This was the first time I had ever spotted for anyone. Les made it very easy for me by sta
One of the things I picked up on quickly was that different drivers like different things. Personally, I like for my spotter to talk a lot. and I mean I want him telling me everything that is happening around me. Les isn't quite like that. he just wants to know what's going on periodically. But one thing I made sure we communicated first was what "looking inside" meant. I wanted him to understand that if I said "looking inside" it meant that he could still run his line but he had just a little pressure coming from behind. I really think a lot of accidents happen when drivers think that their spotter is saying one thing, when in fact he means something completely different.
Someone told me that it is extremely nice to be in Daytona around February because of the weather. Well, on this particular night, someone didn't bother telling Mother Nature about the weather. It was cold, and to make things worse Les had one of the last races of the night. So, at 10pm I made my way up to the spotters' stand and made sure I got a decent spot to see the entire track. As luck would have it, I found a great spot, but the man standing next to me was way too loud, almost yelling at his driver the entire race. I couldn't pick out who he was with, but I could tell that driver was getting passed a lot. "Inside! Clear! Inside!"
As the green flag was ready to drop, I made sure that Les warmed up his tires and brakes so that everything was ready to go at the drop of the flag. They gave the one lap to go signal and I gave Les the rundown: "all right, one to go, let's tighten it up and get a good start. remember it's a 25-lap race. Let's just be there at the end."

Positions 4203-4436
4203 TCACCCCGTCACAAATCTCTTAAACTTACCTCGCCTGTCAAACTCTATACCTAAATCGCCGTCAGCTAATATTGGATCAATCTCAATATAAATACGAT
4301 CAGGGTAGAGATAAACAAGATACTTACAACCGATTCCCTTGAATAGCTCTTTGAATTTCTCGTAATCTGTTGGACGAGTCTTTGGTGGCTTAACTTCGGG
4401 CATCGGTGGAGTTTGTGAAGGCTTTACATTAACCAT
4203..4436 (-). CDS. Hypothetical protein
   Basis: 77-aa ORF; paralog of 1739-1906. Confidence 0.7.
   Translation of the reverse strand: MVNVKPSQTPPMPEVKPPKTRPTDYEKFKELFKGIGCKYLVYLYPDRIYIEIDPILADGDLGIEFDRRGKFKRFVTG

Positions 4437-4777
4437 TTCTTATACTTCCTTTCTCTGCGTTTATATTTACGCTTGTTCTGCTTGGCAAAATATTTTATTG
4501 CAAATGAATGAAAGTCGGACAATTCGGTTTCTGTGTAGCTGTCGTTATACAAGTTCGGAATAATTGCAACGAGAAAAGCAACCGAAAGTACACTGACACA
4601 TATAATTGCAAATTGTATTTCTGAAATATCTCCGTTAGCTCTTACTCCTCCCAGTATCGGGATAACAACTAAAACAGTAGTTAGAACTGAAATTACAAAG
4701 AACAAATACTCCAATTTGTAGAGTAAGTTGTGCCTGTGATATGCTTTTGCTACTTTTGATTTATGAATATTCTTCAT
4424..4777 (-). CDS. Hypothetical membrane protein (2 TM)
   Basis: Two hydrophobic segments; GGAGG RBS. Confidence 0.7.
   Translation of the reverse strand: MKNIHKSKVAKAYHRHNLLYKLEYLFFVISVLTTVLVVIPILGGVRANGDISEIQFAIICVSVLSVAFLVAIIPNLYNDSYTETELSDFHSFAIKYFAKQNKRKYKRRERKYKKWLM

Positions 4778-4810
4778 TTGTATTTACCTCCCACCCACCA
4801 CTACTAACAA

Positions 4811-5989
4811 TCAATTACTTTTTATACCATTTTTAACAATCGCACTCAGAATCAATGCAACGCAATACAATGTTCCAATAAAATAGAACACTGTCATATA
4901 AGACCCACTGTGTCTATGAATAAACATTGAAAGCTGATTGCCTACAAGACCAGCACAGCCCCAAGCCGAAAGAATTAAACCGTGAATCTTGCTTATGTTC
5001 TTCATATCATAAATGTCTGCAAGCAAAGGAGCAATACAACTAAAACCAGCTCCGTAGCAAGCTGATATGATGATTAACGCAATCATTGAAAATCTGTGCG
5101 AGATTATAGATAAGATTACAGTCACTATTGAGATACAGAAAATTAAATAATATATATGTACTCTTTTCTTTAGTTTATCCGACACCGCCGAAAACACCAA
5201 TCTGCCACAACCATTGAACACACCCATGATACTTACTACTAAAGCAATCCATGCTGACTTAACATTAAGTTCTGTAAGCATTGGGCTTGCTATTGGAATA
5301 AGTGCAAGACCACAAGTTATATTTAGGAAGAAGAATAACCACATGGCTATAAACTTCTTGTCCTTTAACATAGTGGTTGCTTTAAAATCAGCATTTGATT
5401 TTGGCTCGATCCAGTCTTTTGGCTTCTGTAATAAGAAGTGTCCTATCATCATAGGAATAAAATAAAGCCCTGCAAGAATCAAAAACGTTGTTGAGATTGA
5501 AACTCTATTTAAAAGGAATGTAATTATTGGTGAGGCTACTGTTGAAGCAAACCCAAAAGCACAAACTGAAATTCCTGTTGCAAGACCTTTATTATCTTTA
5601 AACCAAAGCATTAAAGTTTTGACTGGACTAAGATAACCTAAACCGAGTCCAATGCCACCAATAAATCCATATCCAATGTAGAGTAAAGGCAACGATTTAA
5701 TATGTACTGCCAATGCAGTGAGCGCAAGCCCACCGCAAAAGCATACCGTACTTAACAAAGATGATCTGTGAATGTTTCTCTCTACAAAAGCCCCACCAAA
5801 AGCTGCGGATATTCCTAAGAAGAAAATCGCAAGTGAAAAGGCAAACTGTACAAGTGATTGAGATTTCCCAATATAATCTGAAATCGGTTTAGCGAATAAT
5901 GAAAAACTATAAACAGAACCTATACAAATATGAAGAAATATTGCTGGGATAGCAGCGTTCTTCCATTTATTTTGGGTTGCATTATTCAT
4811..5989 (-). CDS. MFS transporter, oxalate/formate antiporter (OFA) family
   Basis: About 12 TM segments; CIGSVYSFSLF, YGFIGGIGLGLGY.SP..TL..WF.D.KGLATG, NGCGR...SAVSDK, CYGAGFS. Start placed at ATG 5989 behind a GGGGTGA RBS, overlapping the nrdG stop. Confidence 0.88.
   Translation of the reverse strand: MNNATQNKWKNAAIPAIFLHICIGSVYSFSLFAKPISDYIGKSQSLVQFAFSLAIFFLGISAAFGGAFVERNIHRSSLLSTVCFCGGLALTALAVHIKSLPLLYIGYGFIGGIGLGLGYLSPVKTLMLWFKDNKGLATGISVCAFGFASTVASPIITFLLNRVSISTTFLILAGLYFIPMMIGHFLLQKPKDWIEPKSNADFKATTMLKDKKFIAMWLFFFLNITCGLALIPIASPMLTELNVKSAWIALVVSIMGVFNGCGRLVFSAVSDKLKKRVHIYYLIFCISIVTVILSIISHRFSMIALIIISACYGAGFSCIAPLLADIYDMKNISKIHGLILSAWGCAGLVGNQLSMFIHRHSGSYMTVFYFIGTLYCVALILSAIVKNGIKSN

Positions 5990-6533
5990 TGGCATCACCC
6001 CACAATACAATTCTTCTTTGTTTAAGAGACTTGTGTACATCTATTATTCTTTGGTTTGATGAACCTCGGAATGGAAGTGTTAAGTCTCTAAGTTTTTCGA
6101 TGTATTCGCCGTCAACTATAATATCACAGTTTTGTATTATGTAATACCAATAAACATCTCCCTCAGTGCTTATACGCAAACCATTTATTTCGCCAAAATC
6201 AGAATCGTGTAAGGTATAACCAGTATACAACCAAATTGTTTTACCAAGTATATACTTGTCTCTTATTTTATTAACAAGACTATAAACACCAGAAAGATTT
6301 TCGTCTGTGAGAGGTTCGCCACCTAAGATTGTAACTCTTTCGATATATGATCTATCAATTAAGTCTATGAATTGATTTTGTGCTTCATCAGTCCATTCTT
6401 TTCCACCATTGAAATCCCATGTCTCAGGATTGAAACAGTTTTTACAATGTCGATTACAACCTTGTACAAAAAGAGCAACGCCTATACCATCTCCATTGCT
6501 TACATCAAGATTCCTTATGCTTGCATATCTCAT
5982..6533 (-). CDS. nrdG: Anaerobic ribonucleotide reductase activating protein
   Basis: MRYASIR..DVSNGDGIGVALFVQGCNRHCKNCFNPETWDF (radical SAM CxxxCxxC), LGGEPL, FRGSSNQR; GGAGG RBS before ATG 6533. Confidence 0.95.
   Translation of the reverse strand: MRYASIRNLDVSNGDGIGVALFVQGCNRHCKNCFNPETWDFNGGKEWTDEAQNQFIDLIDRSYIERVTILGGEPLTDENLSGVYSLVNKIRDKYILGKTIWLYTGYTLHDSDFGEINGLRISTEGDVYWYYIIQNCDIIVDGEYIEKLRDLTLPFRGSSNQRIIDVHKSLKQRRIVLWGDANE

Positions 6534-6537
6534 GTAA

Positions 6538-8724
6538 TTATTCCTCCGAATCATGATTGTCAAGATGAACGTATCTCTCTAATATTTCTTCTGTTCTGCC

"All right, get ready...ready...ready...green flag...clear outside ...great start!"
From the drop of the green flag, it looked like Les had the equipment to finish in the top three. he quickly passed for fourth with ease and was hunting down the third-place driver when the first caution came out.
I did my duty: "The caution's behind you. you're behind the 22 car running fourth."
"How's the truck, Les?" asked his dad. "It's loose off the corner," said Les.
Steve reminded him not to drop a wheel below the yellow line and that might help with his loose condition. Les also said that his brake pedal was starting to get a little soft.
Les (in blue) standing next to his dad before the race. Les had a great chance of finishin
When the green flag came back out I could notice right off that something had changed. Les was passed by a couple of cars, but got into a nice little spot running sixth and had no pressure from behind. he radioed, "This brake pedal is getting closer to the floor every lap."
"Try pumping it up before you get to the corner," said Steve.
The problem eventually dropped him from the race when a wreck happened in turns three and four. I saw the crash occurring and told Les while he was coming out of turn two: "Spin in turn three and four, two trucks sitting at the bottom of the track, go high."
Les had more than enough time to get slowed down, but what I didn't realize was how bad the brake problem had become. he came within a few feet of hitting the truck in front of him because he couldn't stop.
"I just can't stop this thing. I am about to hit the guy in front of me," Les said while trying to avoid the truck in front of him.
Steve and Les talked for a time, but eventually decided to park it for the night. They had two more nights of racing and didn't want to end up trashing the truck that night. Disappointed, but with some hope because while the brakes were okay, he was running easily in the top five. Turns out that Les had a couple of worn-out brake pads and a problem with his brake ratio.